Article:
BEIRUT, Lebanon — Suspected Russian raids killed 47 civilians in war-ravaged eastern Syria on Saturday, amid reports U.S. forces are building up an air base to bolster their fight against jihadists further north. Meanwhile, senior diplomats scrambled to resolve the key question of who will represent Syria’s opposition at crucial talks next week aimed at ending the nearly-five year war. In eastern Syria, the 47 civilians were killed in air strikes suspected to have been carried out by Russian warplanes on a jihadist-held village. The Syrian Observatory for Human Rights said nine children and two women were among the dead in Khasham, which is controlled by the Islamic State (IS) group. The village is in Syria’s oil-rich Deir Ezzor province, where IS has sought to advance in recent days despite a barrage of Russian and Syrian government air strikes. The week-long IS offensive on the provincial capital has left nearly 500 people dead and sparked fears of mass killings among the 200,000 people still living there.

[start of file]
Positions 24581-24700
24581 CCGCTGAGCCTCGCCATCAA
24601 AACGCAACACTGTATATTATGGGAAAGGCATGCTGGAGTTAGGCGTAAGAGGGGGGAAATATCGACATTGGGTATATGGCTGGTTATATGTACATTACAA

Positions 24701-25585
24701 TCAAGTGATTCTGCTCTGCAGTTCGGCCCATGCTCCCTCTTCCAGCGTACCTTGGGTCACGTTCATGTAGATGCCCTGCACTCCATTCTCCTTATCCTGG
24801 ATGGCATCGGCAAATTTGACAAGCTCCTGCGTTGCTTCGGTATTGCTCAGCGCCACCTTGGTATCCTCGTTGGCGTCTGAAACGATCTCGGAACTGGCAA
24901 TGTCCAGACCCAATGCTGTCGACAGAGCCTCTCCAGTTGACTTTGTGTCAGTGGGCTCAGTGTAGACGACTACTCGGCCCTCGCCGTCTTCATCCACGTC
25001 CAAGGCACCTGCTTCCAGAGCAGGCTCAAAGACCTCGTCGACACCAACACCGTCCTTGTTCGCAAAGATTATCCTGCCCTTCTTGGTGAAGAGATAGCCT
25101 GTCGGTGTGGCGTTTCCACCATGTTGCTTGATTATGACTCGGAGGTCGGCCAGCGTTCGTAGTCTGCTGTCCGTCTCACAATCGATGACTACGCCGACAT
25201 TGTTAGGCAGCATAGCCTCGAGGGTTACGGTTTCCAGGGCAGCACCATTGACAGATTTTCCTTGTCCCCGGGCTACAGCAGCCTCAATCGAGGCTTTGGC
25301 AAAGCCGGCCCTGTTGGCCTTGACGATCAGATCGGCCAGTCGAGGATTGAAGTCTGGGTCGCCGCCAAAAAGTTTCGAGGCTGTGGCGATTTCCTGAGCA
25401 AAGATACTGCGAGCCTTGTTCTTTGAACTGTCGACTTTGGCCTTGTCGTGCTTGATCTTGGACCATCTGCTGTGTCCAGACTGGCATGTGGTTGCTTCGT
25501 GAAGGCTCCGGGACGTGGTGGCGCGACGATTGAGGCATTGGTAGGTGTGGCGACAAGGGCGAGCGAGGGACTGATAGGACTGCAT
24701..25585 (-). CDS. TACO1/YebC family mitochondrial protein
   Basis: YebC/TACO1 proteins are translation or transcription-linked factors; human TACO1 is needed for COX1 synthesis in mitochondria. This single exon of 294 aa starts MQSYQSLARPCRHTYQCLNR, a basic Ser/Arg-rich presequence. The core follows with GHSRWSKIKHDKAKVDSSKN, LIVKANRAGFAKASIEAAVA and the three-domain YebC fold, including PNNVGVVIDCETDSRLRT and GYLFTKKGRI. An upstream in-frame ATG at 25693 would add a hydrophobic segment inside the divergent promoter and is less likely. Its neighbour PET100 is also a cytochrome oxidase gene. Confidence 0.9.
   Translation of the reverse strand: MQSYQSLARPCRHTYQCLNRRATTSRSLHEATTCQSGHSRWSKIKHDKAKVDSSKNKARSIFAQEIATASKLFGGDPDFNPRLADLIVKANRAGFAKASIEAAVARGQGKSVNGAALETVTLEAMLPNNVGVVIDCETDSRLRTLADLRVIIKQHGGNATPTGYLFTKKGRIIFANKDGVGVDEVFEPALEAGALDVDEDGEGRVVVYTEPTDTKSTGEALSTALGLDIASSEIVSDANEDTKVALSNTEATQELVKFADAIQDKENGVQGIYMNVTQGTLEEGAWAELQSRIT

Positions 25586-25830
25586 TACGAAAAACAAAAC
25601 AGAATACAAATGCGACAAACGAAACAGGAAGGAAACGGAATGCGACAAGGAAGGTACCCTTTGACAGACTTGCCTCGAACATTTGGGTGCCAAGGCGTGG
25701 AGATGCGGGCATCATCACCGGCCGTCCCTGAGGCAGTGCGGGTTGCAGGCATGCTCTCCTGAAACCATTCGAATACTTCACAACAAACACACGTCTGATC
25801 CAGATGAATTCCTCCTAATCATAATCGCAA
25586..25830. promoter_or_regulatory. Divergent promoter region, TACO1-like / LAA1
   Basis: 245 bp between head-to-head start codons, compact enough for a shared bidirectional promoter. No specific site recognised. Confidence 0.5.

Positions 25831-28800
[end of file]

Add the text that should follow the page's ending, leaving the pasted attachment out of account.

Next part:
IS declared a self-styled “caliphate” in 2014 across swathes of Syria and Iraq, imposing its ultra-conservative interpretation of Islamic law there. In Syria, it is under fire by the government and Damascus’s long-time ally Russia, as well as a U.S.-led coalition also battling the jihadists in Iraq. ‘Ready to be used’ To bolster their fight against the group, U.S. special forces deployed in Syria are building up an airbase in the northeast, sources told AFP on Saturday. A Syrian military source said nearly 100 “American experts” and Syrian Kurdish militia were almost done outfitting Rmeilan airfield in Hasakeh province. “The airbase will be used for helicopters and cargo planes. Its strip is now 2,700 meters (yards) long and is ready to be used by planes that will transport equipment and ammunition,” the source added. A security source in northeast Syria said “American special forces and advisers are using the Rmeilan airport as a base, from where helicopters are taking off towards the fronts.” The Pentagon said the U.S. had “not taken control” of any airfield in Syria. “There has been no change to the size of mission of the U.S. presence in Syria,” said U.S. Central Command spokesman Colonel Pat Ryder. “That being said, U.S. forces in Syria are consistently looking at ways to increase efficiency for logistics and personnel recovery support,” he said. In October, Washington authorized the deployment to Syria of up to 50 special operations troops to advise local forces battling IS. Syria’s conflict first erupted with anti-government protests in 2011 but has since morphed into a bloody, complicated war that has killed more than 260,000 people.